Immune therapy prior to surgery is yielding encouraging outcomes, a new compelling study reports. The innovative treatment has the potential to transform lung cancer treatment.
Lung cancer is one of the most dangerous types of cancers out there, but treatment options have become more diverse in recent years. In conjunction with surgery, a new immunotherapy drug shows impressive promise in dealing with the disease.
The drug called Keytruda, or pembrolizumab, is already being used in cancer immunotherapy when tests suggest that patients are likely to respond to it. Keytruda blocks the protective mechanism of cancer cells, allowing the immune system to destroy those cancer cells. In a new study, researchers report that if it is administered prior to surgery, it yields encouraging outcomes that persist for more than one year. The medical team treated 20 patients with immune therapy before surgery, and a year later, 16 of them were alive with undetectable cancer. Two of them were still alive but did still show signs of cancer, while one of the patients died of lung cancer and the last one died of an unrelated head injury. It's a small study, but results are certainly encouraging.
Results of the new study show that in combination with chemotherapy, the drug is useful for the majority of patients diagnosed with even an advanced form of lung cancer. Furthermore, combinations of immunotherapy drugs can also help people get off the more toxic standard chemotherapy treatment, which improves the life expectancy and the quality of life for patients. The results are so impressive that all lung cancer patients should be given the option of immunotherapy, Dr. Roy Herbst, a lung cancer specialist at Yale Cancer Center who was not involved in the studies, told NBC. Even Dr. H. Jack West, the resident skeptical cancer specialist at the Swedish Cancer Institute in Seattle, says that the results are "huge."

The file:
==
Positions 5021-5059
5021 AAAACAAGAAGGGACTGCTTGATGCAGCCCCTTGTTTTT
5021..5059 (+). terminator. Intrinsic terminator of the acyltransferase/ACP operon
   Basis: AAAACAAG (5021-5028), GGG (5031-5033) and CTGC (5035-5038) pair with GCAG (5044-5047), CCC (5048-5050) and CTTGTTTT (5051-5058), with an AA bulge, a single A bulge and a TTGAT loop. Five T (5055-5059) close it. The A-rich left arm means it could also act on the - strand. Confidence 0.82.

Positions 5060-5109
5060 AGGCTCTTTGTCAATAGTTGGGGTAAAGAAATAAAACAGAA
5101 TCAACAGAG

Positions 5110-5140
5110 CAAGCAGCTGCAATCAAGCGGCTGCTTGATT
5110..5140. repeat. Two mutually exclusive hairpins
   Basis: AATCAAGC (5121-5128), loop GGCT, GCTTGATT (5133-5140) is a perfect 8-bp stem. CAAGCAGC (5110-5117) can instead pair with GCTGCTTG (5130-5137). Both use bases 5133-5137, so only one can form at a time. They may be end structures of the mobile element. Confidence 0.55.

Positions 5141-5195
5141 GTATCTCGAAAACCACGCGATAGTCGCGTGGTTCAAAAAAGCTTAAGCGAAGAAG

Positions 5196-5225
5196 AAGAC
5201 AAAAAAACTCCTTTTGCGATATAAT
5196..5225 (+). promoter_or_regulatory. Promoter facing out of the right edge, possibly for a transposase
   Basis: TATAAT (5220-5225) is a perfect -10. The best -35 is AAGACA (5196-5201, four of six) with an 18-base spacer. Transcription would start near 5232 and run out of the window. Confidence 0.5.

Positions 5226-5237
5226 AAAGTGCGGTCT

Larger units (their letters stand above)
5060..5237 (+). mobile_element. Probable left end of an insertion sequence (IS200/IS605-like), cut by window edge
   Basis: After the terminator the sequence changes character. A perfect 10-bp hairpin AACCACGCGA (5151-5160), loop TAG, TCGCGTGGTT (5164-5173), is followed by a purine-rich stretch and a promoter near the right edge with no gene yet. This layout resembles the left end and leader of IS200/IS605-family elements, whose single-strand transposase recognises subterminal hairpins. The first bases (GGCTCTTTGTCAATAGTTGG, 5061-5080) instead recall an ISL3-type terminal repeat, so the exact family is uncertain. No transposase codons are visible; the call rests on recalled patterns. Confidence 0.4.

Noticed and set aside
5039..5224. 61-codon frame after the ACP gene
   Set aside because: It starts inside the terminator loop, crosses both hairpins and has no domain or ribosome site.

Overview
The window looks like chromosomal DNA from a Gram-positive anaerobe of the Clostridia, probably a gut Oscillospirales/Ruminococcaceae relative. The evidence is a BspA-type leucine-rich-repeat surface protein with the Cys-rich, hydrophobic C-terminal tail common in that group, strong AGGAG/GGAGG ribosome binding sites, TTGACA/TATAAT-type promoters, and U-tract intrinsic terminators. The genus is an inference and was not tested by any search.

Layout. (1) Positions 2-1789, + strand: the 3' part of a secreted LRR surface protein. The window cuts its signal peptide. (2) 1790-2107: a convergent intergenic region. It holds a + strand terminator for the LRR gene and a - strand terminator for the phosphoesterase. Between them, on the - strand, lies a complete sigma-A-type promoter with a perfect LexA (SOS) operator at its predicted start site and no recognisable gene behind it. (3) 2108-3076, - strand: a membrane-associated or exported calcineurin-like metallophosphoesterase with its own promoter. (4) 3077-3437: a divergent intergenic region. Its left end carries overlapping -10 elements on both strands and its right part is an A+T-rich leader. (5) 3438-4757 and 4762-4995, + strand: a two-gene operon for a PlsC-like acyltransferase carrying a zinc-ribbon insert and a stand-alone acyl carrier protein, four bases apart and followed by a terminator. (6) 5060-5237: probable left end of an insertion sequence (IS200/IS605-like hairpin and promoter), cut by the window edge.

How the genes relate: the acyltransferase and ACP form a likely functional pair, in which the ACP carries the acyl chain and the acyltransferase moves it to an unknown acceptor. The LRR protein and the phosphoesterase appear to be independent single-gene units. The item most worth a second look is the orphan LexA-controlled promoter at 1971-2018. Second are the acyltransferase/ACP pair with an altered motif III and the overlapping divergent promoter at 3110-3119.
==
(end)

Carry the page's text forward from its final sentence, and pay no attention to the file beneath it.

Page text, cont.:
The study was largely made possible by a collaboration with Stand Up To Cancer (SU2C), a charitable program which aims to raise significant funds for translational cancer research through online and televised efforts, as well as charity shops.
“We were able to achieve this study’s promising results in a relatively rapid time-frame because of the collaboration made possible by our Stand Up To Cancer-Cancer Research Cancer Institute Immunology Dream Team grant,” said senior author of the study Drew Pardoll, MD, PhD, director of Bloomberg-Kimmel Institute for Cancer Immunotherapy and director of Cancer Immunology at Johns Hopkins School of Medicine.
The concept of using immunotherapy isn't really new. The therapy is exciting in the medical community because, in a minority of patients, it reports excellent results even for cancers that have spread throughout the body. However, most of the time, results don't really persist. Only, this time they do.
“The concept of interception is simple when you hear it, to arrest the natural history of cancer. In other words, once a cancer begins to develop, scientists look for strategic points where they can intervene and stop its growth. This team is using T cells, activated by immunotherapy prior to surgery, to continue to circulate through the patient’s body, after surgery. These T cells can intervene, stopping errant tumor cells from forming new metastases, preventing recurrence,” says Stand Up To Cancer President and CEO Sung Poblete, PhD, RN.
It's still a small-scale study so results still need to be replicated over a broader sample before we can draw definite conclusions but so far, results are indeed very exciting.
“However, these initial results are highly encouraging and we believe will spur interest in further neoadjuvant clinical trials across additional cancers,” added Dream Team Investigator Patrick Forde, MBBCh, assistant professor of oncology at Bloomberg-Kimmel Institute for Cancer Immunotherapy, who led the study and served as co-principal investigator of the clinical trial.
However, a course of treatment with Keytruda costs $150,000. If the results are indeed confirmed and we start exploring the scalability of the treatment, the price of the treatment also needs to be addressed.
Lastly, it should also be said that the vast majority (85%) of cases of lung cancer are due to long-term tobacco smoking. Aside from tobacco smoking, these cases are also influenced by a combination of genetic factors and exposure to radon gas, asbestos, second-hand smoke, or other forms of air pollution. Prevention is much better and easier than treatment, so if you want to reduce your odds of getting lung cancer, by far the best thing to do is to quit smoking and avoid second-hand smoking.
Journal Reference: Leena Gandhi et al. "Pembrolizumab plus Chemotherapy in Metastatic Non–Small-Cell Lung Cancer," New England Journal of Medicine. DOI: 10.1056/NEJMoa1801005.